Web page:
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Your Twitter Weekend Homework: Monitor Your Keywords

Last week’s homework was to create a list of keywords to monitor on Twitter (don’t worry, you can catch up if you didn’t finish it last week). This week, your Twitter homework is to get down to monitoring those keywords so you can keep up with what’s going on in your niche.

There are thousands, probably millions, of different conversations happening in real-time, right now, on Twitter. And if you want to get the most out of it, you’ve got to be able to listen to those conversations that affect you – and block out the ones that don’t.

Last week, you created a list of 5 to 10 keywords that defined your niche – like “social media”, “#socialmedia” and “Twitter”. Now, you’re going to create a keyword monitoring schedule so you can keep tabs on what people are saying about these topics.

There are two distinct ways to monitor keywords on Twitter: using a dashboard or using Twitter’s advanced search.

I recommend using a dashboard if you aren’t already, as it’s a fantastic tool not only for monitoring, but for scheduling, reading, and replying.

Using a dashboard like HootSuite or TweetDeck, you’ll want to set up one or more columns to display the keywords you defined last week. In HootSuite, for example, click the “Add Stream” button above your current columns and choose the “Search” tab in the resultant popup window.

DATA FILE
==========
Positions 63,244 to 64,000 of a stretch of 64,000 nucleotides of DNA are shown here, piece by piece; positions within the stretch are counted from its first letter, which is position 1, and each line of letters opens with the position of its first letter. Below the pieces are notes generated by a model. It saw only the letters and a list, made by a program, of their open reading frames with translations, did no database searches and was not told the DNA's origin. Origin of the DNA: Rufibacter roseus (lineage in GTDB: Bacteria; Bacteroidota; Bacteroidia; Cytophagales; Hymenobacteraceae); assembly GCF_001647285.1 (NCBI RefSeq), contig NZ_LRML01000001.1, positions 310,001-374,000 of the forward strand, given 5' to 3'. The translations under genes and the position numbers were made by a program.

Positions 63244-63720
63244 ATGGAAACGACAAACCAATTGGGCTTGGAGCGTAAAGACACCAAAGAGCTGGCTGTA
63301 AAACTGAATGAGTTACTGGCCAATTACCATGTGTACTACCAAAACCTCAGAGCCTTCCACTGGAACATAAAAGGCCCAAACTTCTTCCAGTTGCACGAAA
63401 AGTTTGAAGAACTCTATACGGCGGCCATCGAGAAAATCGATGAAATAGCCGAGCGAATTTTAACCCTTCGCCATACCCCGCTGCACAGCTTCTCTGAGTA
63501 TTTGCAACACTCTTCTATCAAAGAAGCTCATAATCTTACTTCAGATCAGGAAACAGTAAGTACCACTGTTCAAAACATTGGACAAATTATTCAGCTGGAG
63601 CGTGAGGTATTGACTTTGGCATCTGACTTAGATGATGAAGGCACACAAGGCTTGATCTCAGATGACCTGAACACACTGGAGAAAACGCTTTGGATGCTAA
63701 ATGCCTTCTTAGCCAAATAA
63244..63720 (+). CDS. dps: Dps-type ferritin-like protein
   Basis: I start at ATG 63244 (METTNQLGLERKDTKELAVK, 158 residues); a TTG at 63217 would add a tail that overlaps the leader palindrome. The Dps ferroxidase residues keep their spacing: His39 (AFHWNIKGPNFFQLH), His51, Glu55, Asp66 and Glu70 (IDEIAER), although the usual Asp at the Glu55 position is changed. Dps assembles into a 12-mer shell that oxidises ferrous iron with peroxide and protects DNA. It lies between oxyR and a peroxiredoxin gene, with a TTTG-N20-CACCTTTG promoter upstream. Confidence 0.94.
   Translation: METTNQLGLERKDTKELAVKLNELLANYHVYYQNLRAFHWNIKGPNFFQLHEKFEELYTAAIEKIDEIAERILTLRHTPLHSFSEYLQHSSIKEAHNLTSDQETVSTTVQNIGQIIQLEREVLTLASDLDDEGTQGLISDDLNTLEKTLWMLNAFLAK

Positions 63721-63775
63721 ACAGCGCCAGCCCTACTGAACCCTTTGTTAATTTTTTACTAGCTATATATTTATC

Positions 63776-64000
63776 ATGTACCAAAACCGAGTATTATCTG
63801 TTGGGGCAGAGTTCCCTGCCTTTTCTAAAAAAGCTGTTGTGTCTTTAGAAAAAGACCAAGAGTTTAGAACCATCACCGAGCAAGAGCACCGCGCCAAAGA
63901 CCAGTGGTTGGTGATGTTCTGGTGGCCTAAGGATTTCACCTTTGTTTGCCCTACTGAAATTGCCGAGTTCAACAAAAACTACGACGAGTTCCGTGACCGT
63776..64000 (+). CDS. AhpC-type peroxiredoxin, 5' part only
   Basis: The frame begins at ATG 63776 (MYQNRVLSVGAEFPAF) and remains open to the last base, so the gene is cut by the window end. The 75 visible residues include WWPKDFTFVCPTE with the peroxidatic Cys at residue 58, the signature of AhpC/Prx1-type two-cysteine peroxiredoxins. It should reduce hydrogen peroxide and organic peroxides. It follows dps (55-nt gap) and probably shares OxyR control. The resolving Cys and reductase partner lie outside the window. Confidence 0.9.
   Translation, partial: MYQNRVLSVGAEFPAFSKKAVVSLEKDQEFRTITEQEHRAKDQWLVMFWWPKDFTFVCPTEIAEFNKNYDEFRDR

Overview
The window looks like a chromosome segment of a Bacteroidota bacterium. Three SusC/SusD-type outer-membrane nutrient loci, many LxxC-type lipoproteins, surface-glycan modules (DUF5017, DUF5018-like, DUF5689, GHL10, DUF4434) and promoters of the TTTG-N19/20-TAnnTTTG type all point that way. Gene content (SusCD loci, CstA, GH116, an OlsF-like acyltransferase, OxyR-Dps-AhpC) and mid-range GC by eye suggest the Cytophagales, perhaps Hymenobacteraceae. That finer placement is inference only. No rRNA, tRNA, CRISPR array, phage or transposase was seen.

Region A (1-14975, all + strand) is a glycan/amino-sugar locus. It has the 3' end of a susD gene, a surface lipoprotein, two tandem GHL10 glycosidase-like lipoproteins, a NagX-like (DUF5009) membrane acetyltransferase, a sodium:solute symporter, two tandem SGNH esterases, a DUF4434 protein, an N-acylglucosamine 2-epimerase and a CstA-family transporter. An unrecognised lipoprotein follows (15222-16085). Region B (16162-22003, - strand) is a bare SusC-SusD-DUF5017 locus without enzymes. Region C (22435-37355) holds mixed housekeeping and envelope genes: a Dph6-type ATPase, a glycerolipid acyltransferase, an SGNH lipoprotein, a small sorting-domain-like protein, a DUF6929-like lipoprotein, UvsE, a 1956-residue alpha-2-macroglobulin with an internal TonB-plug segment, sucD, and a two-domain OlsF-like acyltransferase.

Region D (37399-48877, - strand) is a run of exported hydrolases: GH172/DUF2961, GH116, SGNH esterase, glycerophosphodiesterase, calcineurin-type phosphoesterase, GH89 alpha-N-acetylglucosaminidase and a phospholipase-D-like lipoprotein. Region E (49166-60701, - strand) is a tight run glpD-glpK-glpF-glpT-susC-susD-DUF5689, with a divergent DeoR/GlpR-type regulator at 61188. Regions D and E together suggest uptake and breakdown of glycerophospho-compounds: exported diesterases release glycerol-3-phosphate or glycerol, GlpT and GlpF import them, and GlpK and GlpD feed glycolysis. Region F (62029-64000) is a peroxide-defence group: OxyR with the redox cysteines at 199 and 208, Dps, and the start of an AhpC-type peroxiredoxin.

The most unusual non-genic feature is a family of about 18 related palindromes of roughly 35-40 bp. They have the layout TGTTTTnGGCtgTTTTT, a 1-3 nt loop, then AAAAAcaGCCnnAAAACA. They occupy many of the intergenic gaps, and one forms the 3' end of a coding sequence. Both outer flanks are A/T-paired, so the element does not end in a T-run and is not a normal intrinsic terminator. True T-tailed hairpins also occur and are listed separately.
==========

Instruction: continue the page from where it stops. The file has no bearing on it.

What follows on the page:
In the text field, try typing just one of the keywords you created, and click “Create Stream”. Now you’ve got a column that will display all tweets in near real-time that contain that keyword.

If you’re comfortable using search.twitter.com/advanced, you can go even further to refine these search results. Operators (the full list of which is here) like AND, OR, “@” and filters can be used to really specify a niche. For instance, if you wanted only social media-related tweets that contain links about Twitter news, you might want to search for “social media AND Twitter -Facebook filter:links”. Play with the advanced search fields here, but get to know the operators too: you will need these if you want to really filter keywords in your dashboard.

Using Twitter’s search is great for a one-time check-up on what people are talking about, but it’s not something that’s useful for continuous monitoring. You’d have to copy+paste your search phrase from a document into the search field every time you wanted to monitor your keywords. However, using a dashboard, you’ll have those keywords and operators at your fingertips at all times.

If you head back to HootSuite and create a new stream, you can now use the operators you learned over at Twitter’s advanced search to define a more specific keyword monitoring column. Rather than just “Twitter” you can now use operators to specify whether you want positive or negative sentiment, links, or specific users to appear in the stream. This is immensely useful, as it’s important that you filter in only the tweets that are particularly relevant to you.

Whether you use a dashboard or Twitter’s advanced search, I recommend scanning your keywords at least once a day. This will keep you plugged in to the conversation, and will ensure that you don’t miss a beat on one of the most-updated networks out there.

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